Fig. 2

Coordinate and angles definition of QD-LC laser steering system

The interference region is read by a linearly polarized coherent beam with a wavelength of 1064 nm, which is from a single mode coupled Nd:YAG laser with a power of more than 10 mW. Meanwhile, the reading near infrared beam propagates through the phase modulated QD-LC device with the angle of θ in with respect to the x-axis. After the phase modulation and fully interference, the reading beam is tilt to the direction of θ out.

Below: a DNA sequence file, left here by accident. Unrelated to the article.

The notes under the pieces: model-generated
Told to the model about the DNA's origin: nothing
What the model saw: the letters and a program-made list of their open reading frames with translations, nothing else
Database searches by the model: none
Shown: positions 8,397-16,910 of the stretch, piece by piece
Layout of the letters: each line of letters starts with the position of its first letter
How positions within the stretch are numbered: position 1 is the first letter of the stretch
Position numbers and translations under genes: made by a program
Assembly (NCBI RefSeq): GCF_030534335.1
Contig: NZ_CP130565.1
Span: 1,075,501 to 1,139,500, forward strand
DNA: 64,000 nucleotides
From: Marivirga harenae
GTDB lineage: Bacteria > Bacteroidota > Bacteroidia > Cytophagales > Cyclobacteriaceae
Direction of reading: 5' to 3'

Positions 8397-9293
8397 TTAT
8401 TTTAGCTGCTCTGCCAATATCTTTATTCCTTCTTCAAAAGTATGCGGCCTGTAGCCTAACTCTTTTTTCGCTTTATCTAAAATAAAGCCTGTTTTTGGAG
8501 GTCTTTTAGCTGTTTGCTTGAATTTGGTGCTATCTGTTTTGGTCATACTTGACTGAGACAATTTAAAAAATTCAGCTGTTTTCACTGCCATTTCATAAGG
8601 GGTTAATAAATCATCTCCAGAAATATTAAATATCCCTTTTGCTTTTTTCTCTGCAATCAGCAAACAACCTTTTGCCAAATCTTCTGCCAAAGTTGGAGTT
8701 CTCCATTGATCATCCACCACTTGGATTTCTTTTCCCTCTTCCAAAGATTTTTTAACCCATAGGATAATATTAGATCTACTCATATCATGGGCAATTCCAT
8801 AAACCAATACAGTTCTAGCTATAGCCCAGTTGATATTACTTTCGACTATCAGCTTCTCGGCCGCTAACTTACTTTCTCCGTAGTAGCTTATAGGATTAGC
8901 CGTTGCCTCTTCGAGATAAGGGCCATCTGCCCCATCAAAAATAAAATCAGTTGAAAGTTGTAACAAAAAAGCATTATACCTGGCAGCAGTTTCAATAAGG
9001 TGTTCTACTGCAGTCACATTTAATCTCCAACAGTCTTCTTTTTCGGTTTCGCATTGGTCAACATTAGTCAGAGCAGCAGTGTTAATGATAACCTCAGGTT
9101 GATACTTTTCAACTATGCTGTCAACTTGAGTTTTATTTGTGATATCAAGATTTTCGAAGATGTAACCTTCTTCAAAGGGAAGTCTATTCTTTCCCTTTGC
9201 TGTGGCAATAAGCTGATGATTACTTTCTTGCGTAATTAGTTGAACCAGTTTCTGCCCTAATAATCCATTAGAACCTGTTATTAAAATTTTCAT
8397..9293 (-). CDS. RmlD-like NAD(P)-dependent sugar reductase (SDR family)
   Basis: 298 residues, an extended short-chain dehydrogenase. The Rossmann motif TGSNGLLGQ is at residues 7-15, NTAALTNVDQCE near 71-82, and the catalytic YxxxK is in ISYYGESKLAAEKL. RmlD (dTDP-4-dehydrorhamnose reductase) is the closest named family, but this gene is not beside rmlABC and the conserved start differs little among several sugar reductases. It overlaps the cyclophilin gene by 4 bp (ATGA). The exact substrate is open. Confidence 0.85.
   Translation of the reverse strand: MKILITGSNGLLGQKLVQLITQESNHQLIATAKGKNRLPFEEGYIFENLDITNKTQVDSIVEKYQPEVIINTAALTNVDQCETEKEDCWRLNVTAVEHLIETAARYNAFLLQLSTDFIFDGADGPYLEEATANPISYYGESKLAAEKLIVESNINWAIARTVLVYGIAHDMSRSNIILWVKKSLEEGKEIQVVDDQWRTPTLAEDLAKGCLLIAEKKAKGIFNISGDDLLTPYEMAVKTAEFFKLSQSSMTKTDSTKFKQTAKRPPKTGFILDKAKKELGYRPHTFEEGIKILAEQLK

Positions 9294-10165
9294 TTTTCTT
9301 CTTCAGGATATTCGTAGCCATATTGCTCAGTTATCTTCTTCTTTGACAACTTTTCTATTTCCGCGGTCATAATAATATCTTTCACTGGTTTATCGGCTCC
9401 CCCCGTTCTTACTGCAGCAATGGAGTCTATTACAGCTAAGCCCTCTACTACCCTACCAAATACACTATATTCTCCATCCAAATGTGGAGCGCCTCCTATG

Being a rewritable holography recording medium, quantum doping liquid crystal is similar withrevisable optical writing media such as photochromic polymers [17]. Because of its fast response and high photoconductivity [18], it has already been applied on the field of holographic glass-free 3D display. The grating formation is induced by orientational photorefractive (PR) effect related to photoexcitation and transportation of charge carriers [19]. Charge carriers (holes and electrons) are generated by pumped blue photons so as to form an internal field in the QD-LC mixture and boundary layer interface. The distribution of charge carriers is modulated by interferometric fringe intensity, the grating direction of which is κ g , as shown in Fig. 3a. Driven by an external bias electric field E, the holes and electrons are trapped in the bright and dark regions, respectively, so as to form an enhanced spatially varying space charge field, as shown in Fig. 3b. Then, this spatially varying space charge field reorient the liquid crystal molecules to form a birefringence grating as show in Fig. 3c.